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Paper ballots

Posted by Richard on September 25, 2006

Bizzyblog noted that concern about electronic voting machines cuts across party lines, citing Maryland as the latest example:

The state’s governor and paper-ballot advocate is Republican Bob Ehrlich; the people who want to stick with the troubled e-voting systems, which had significant problems (link is to one blogger’s detailed in-person observations; HT Techdirt) in Maryland’s most recent primary, are Democrats.

Those who believe e-voting can still be used and trusted have to pretend that the Princeton IT study, which demonstrated that an easily installed virus can alter vote totals without being detected, and e-voting vendor Diebold’s incredibly weak response to it don’t exist. Oh, and besides that, you can get into the voting machine with a hotel mini-bar key.

This ought to disabuse anyone that the credibility and integrity, or lack thereof, of e-voting is a partisan issue, but it probably won’t.

Here in Colorado, a judge just ruled that the e-voting machines have serious security flaws, but we’re stuck with them anyway:

A Denver district judge ruled Friday that the secretary of state did an "abysmal" job of security testing on new computerized voting machines, but it’s too late to bar them from the Nov. 7 election.

Unable to be certain the machines’ software is safe from tampering that could distort the vote, Judge Lawrence Manzanares ordered the state to immediately devise detailed rules for counties to ensure that no one can get to the machines to reprogram them.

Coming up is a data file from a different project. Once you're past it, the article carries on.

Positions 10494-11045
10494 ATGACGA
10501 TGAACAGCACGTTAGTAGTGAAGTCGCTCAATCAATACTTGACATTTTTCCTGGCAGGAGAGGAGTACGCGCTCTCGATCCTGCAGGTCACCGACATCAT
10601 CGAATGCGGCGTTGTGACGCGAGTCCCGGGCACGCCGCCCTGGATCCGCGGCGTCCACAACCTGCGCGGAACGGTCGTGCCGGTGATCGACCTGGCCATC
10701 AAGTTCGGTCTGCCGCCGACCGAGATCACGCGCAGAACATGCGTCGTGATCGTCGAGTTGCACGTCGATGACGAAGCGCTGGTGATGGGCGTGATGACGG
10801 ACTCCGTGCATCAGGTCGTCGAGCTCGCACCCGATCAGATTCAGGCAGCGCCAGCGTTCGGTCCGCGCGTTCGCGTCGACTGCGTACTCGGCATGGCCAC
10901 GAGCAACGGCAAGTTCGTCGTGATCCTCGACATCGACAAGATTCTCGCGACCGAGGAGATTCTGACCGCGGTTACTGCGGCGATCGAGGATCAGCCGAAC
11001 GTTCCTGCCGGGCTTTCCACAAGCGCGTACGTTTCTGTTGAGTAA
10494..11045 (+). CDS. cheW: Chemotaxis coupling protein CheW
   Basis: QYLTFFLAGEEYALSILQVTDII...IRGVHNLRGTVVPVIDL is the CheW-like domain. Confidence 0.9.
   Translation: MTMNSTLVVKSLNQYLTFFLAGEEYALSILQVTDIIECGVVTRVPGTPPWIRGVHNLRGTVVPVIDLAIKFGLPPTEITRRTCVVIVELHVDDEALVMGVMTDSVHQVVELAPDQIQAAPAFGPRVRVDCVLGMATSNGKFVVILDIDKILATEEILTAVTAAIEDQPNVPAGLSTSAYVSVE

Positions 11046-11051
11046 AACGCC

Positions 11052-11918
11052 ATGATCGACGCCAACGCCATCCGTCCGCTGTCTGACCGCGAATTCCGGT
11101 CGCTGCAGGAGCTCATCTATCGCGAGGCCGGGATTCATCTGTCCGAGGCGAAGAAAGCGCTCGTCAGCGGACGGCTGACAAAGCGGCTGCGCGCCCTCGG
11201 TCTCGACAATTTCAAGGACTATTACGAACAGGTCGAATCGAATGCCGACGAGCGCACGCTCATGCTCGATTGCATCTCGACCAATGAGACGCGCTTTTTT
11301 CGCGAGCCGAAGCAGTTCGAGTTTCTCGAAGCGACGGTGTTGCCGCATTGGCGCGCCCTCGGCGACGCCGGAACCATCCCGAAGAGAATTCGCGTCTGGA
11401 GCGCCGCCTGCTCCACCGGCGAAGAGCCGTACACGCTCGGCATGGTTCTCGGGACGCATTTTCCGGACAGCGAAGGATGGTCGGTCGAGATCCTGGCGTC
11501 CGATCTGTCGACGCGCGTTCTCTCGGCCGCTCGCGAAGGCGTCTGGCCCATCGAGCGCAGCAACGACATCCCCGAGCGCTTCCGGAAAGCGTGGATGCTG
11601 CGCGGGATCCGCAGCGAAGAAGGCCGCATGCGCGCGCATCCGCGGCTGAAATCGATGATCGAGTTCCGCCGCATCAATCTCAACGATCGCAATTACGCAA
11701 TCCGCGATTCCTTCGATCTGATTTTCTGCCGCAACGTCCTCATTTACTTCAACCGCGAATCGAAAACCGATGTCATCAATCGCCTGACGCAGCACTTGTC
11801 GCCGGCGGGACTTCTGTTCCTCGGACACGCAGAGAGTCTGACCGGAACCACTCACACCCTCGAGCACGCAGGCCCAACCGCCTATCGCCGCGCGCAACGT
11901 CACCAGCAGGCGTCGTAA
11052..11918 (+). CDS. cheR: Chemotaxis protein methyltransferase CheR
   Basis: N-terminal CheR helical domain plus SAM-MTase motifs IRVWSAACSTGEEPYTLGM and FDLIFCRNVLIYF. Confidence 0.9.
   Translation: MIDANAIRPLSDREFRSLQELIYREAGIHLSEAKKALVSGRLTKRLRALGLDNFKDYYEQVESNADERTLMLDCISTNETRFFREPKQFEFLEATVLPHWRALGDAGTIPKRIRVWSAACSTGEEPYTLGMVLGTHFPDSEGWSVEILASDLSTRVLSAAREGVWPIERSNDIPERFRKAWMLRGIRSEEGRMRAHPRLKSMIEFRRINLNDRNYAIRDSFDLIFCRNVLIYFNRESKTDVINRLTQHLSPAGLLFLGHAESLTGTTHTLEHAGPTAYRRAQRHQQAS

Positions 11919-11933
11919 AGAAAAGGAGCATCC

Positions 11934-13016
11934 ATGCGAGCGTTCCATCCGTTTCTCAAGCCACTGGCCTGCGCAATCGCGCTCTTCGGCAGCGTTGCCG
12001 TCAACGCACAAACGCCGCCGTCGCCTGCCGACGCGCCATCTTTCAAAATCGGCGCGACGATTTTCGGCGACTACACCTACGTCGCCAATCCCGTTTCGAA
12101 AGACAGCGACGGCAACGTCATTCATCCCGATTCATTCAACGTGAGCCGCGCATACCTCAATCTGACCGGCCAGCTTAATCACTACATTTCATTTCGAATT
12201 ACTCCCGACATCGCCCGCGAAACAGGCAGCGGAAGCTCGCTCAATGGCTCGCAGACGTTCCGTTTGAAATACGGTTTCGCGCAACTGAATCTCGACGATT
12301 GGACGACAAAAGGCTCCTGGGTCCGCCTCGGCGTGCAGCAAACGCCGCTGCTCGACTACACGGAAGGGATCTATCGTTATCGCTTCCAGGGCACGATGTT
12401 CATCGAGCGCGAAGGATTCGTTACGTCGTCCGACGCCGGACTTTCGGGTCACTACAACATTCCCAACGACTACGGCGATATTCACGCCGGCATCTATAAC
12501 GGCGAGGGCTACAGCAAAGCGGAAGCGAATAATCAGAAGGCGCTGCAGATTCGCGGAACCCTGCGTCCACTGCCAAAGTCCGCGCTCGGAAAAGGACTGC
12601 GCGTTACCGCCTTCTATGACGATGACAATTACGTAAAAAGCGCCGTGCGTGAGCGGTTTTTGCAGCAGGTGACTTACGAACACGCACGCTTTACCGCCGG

Plaintiffs showed malicious software could be installed with a screwdriver and a flash drive in as little as one minute on some machines, Manzanares noted.

He said the widely used voting machines, where voters cast ballots on a computer screen, "are certainly not perfect or immune from tampering." But he ruled that barring them roughly six weeks before the election, and four weeks before early voting, "could create more problems than it would solve."

Legitimate concerns about e-voting have been overshadowed by the moonbat left conspiracy theories — researching the political donations and affiliations of Diebold executives, repeating absurd, baseless claims about Ohio being stolen, and so forth. It’s good to see that reasonably sane people of varied political persuasions are making reasonable arguments against e-voting.

In Colorado, both the Republican and Democratic candidates for Secretary of State suggested using absentee ballots — paper — for in-person as well as absentee voting (the Libertarians aren’t running anyone for that office, and I can’t be bothered looking up the other parties). I thought that was a great idea, and I don’t understand the judge’s contention that it’s "too late" — I’m sure the printers getting ready to print absentee ballots would be happy to increase the print runs, and there’s plenty of time to do so.

Here’s how to make elections much more fraud-resistant:

  • Stop this trend toward giant voting-centers. Decentralize voting back to many small neighborhood precincts, each with only a few hundred registered voters. If necessary to staff them with sufficient poll workers and observers, pay an attractive fee. And/or arm-twist the political parties.
  • Require each voter to present a valid picture ID or be vouched for by two neighbors (living within a block) as to the voter’s name and address. The neighbors must be there in person and must sign a statement (with penalties for lying) before witnesses. And the neighbors must have previously established their identities in one of the same two ways.
  • Record all votes on paper ballots.
  • Immediately upon poll closing, have the poll workers count the votes at the precinct, with representatives of all parties free to observe. If there are only a couple or three hundred, they should be done about as quickly — maybe more quickly — than with today’s system.

Elections are an excellent example of a process that could benefit from application of the KISS principle — "Keep it simple, stupid!" Low-tech is the way to go.

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